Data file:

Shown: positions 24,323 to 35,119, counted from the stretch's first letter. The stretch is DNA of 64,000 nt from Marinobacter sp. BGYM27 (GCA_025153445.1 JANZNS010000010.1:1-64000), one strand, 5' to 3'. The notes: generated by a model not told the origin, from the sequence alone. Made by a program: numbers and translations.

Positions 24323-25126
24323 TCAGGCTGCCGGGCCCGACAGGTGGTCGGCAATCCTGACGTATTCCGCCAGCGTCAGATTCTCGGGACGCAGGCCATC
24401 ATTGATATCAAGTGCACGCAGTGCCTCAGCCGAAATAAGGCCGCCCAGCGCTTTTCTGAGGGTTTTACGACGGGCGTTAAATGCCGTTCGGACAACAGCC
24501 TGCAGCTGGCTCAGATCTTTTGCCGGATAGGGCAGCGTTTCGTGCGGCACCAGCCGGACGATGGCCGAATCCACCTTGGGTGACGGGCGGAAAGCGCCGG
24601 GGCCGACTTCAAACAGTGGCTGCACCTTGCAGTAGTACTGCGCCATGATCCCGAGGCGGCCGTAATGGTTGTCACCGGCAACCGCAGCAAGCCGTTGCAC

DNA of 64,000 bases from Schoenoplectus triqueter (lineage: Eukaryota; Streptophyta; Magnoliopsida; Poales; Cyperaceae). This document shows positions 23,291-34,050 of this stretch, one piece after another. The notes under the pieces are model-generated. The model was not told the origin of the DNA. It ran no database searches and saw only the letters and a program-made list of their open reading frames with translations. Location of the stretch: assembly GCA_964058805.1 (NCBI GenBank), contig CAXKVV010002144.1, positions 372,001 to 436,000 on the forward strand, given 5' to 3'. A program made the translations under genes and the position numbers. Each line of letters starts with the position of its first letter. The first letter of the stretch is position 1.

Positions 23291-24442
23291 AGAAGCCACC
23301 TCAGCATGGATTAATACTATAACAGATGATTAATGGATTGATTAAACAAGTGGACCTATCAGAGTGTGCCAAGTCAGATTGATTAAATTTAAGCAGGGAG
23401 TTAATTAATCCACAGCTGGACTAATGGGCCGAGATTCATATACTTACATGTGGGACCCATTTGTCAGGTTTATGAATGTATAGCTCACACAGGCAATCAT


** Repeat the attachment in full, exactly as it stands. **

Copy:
Shown: positions 24,323 to 35,119, counted from the stretch's first letter. The stretch is DNA of 64,000 nt from Marinobacter sp. BGYM27 (GCA_025153445.1 JANZNS010000010.1:1-64000), one strand, 5' to 3'. The notes: generated by a model not told the origin, from the sequence alone. Made by a program: numbers and translations.

Positions 24323-25126
24323 TCAGGCTGCCGGGCCCGACAGGTGGTCGGCAATCCTGACGTATTCCGCCAGCGTCAGATTCTCGGGACGCAGGCCATC
24401 ATTGATATCAAGTGCACGCAGTGCCTCAGCCGAAATAAGGCCGCCCAGCGCTTTTCTGAGGGTTTTACGACGGGCGTTAAATGCCGTTCGGACAACAGCC
24501 TGCAGCTGGCTCAGATCTTTTGCCGGATAGGGCAGCGTTTCGTGCGGCACCAGCCGGACGATGGCCGAATCCACCTTGGGTGACGGGCGGAAAGCGCCGG
24601 GGCCGACTTCAAACAGTGGCTGCACCTTGCAGTAGTACTGCGCCATGATCCCGAGGCGGCCGTAATGGTTGTCACCGGCAACCGCAGCAAGCCGTTGCAC

DNA of 64,000 bases from Schoenoplectus triqueter (lineage: Eukaryota; Streptophyta; Magnoliopsida; Poales; Cyperaceae). This document shows positions 23,291-34,050 of this stretch, one piece after another. The notes under the pieces are model-generated. The model was not told the origin of the DNA. It ran no database searches and saw only the letters and a program-made list of their open reading frames with translations. Location of the stretch: assembly GCA_964058805.1 (NCBI GenBank), contig CAXKVV010002144.1, positions 372,001 to 436,000 on the forward strand, given 5' to 3'. A program made the translations under genes and the position numbers. Each line of letters starts with the position of its first letter. The first letter of the stretch is position 1.

Positions 23291-24442
23291 AGAAGCCACC
23301 TCAGCATGGATTAATACTATAACAGATGATTAATGGATTGATTAAACAAGTGGACCTATCAGAGTGTGCCAAGTCAGATTGATTAAATTTAAGCAGGGAG
23401 TTAATTAATCCACAGCTGGACTAATGGGCCGAGATTCATATACTTACATGTGGGACCCATTTGTCAGGTTTATGAATGTATAGCTCACACAGGCAATCAT